I’m looking forward to our Summer Solstice Haiku String which opens tomorrow on the subject of Peace, something that is worth reflecting on now more than ever. Please consider contributing your haiku.
As it is not only the Christmas season but also our long summer holiday, here at the Australian Haiku Society we’ll be taking a break from our regular features until the end of January so that we can recharge our batteries and come to you with renewed energy to celebrate Australian haiku in 2018.
I would like to wish all our members and their families a very Merry Christmas and a happy, peaceful and creative New Year.
President, Australian Haiku Society
I write haiku because I must. Since childhood there has been a progression through scribbled jingles, ballads, bush verse and free verse, until I discovered haiku.
This is how it happened: in 2004 I won a voucher in the Lismore City Council’s writing competition which I exchanged for my choice at a local bookstore. Among volumes about mysticism, charms and crystals I came upon Haiku, Ancient and Modern, compiled by Jackie Hardy. Within its pages is a haiku by Elizabeth St Jacques that entranced me.
the neglected yard
Continue reading “The Wonder of Haiku: Quendryth Young”
The Australian Haiku Society welcomes contributions from haiku poets worldwide to the AHS Summer Solstice Haiku String 2017.
We will be holding a Haiku String during the day of the Southern Hemisphere Summer Solstice, which occurs in Australia on Friday, 22nd December 2017. The String will remain open for contributions until Sunday 24th December to accommodate international poets who may wish to take part.
AHS invites you to share with us your original haiku about Peace, a subject that is particularly pertinent at Christmas time. There are many associations with peace such as harmony, freedom and stillness. We invite you to explore these ideas in the String without using the word ‘peace’.
The haiku will be linked by the subject Peace. It is not necessary for each haiku to relate to the one before it.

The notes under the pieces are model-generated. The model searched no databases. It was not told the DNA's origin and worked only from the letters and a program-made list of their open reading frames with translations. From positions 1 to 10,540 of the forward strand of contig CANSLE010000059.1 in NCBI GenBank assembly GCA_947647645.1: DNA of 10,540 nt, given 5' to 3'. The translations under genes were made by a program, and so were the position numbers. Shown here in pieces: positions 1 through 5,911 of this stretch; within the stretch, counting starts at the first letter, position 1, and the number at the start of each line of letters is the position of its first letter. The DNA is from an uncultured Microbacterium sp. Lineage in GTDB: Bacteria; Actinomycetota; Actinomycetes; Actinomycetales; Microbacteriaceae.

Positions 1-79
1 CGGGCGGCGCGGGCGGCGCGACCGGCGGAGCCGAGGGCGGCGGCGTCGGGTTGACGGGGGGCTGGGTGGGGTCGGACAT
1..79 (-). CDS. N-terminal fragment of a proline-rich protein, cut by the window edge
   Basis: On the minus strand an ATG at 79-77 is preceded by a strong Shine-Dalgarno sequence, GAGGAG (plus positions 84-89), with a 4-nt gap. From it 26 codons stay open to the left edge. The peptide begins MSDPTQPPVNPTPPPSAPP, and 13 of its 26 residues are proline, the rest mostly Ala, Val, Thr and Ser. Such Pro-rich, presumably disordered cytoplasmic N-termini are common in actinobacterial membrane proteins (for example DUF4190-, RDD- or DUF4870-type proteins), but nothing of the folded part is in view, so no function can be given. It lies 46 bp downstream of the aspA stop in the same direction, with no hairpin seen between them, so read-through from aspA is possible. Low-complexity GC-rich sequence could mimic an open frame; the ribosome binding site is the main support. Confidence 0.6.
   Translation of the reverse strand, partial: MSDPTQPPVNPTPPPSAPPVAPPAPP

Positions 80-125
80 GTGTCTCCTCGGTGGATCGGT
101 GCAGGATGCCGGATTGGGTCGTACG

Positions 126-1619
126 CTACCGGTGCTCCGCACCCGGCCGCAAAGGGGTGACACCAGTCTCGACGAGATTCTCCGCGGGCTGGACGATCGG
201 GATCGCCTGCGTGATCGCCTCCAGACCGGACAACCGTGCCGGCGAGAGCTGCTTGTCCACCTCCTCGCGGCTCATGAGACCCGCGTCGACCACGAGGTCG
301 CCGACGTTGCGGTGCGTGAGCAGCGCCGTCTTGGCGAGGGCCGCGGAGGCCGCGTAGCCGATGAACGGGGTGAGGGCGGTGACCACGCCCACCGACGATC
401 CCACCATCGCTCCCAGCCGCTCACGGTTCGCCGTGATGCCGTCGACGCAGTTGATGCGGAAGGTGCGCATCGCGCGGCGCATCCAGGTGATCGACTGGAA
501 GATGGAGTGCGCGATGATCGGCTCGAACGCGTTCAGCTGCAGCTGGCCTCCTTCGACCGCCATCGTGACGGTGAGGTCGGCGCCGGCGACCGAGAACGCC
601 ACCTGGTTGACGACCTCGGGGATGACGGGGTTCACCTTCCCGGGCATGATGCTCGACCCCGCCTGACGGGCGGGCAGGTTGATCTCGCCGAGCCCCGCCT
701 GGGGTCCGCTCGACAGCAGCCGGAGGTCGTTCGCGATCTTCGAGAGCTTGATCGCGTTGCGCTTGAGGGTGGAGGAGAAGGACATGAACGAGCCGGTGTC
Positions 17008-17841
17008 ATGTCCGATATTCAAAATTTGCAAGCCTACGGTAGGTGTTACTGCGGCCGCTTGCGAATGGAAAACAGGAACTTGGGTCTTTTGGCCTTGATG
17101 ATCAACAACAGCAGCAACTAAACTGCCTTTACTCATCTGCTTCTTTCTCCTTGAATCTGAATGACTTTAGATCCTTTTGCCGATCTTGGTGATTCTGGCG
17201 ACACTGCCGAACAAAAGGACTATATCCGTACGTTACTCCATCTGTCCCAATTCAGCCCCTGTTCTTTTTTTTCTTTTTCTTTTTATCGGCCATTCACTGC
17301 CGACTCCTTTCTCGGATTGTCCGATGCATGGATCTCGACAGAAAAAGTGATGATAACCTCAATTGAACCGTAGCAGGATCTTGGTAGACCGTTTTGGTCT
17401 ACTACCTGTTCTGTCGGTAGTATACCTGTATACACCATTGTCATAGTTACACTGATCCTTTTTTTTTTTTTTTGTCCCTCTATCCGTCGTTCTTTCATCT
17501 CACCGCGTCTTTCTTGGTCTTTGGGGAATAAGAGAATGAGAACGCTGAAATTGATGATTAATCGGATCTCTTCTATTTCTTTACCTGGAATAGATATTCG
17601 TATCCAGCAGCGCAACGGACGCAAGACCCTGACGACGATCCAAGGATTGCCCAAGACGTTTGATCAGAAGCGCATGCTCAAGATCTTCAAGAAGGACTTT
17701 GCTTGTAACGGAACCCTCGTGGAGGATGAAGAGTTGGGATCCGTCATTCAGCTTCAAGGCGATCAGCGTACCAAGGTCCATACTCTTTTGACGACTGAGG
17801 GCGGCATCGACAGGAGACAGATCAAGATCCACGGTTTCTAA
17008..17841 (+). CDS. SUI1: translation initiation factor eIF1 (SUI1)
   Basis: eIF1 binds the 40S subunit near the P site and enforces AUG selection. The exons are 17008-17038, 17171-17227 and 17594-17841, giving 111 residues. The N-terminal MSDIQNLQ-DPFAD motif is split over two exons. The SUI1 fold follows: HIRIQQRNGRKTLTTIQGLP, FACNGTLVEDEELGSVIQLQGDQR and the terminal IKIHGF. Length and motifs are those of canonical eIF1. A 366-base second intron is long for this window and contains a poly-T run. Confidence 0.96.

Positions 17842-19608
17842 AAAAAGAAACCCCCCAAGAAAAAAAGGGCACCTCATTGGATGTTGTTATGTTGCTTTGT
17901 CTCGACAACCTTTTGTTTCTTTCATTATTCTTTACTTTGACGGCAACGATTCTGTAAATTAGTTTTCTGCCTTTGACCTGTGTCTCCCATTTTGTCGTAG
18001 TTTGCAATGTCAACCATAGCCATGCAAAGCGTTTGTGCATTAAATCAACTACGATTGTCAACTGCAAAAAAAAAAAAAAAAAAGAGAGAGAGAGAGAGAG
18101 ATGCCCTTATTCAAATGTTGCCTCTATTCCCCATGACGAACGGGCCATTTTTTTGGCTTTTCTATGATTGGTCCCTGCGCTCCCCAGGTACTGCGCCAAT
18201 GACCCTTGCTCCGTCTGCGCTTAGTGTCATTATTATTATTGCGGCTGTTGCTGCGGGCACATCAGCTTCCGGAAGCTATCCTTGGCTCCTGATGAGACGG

- Please contribute up to three of your best haiku.
- Haiku should be posted in the comment box at the end of the post.
- Haiku posted must be original work by the poet making the post. Please include your name below each haiku as you wish it to appear.
Posting your work in the AHS Summer Solstice Haiku String 2017 assumes the following:
Copyright of each haiku remains with the author. We request nonexclusive permission to publish your work on AHS website and to republish it in any future online collections on the AHS website.
Haiku poets are invited to send their best published haiku (please provide publication credits) or new work and a bio sketch (50 words max.) with the subject heading “Published or Unpublished Haiku, Your Name and Submitted Date” to Chen-ou Liu via email at neverendingstory_haiku(at)yahoo.ca
Send no more than twenty haiku per submission and no simultaneous submissions. Please place your haiku in the body of the email. Selected haiku will also be translated into Chinese.
Deadline: December 31, 2017.
For further details please click here.
The trees at The Oaks offered us their full summer shade as we gathered around a large wooden table for our final gathering of 2017. Magpies and koels accompanied us with song. A team of dog-walkers ambled past on adjacent parkland to a general wagging of tails.
Continue reading “HAIKU @ THE OAKS, CANBERRA”
how the rain sings
in the gutter –
journey into dark
Continue reading “”
The Red Dragonflies’ Christmas Meeting and Ginko was held on the 2nd December, 2017 at the Royal Botanic Gardens, Sydney, led by Vanessa Proctor. Also attending were Barbara Fisher, Beverley George, Cynthia Rowe, Dawn Bruce, Willem Tibben and two guests Carol Reynolds and Margaret Mahony from Discovery Writers and the newly formed Illawong Haiku Group.
Continue reading “The Red Dragonflies’ Christmas meeting and Ginko, 2017. Report by Margaret Mahony.”
The Oneness of all things embraces ideas and insights that I cherish. A fan of science and philosophy, I have been irresistibly drawn in recent years to haiku, one of the briefest of all art forms. I admire its attempt to touch on moments of connection in as few words as possible, and those words plain and simple at that. Although, as we know, the subtleties of haiku are elusive, and I am likely to continue along its way as a student for a while yet.
Though in awe of the immensities of space and time, I also love the details and intricacies of nature. The happenings inside tiny spaces never cease to amaze me and I am often struck by the wonder of ordinary things.
over the dunes
in a grain of sand
Continue reading “A Grain of Sand: Simon Hanson”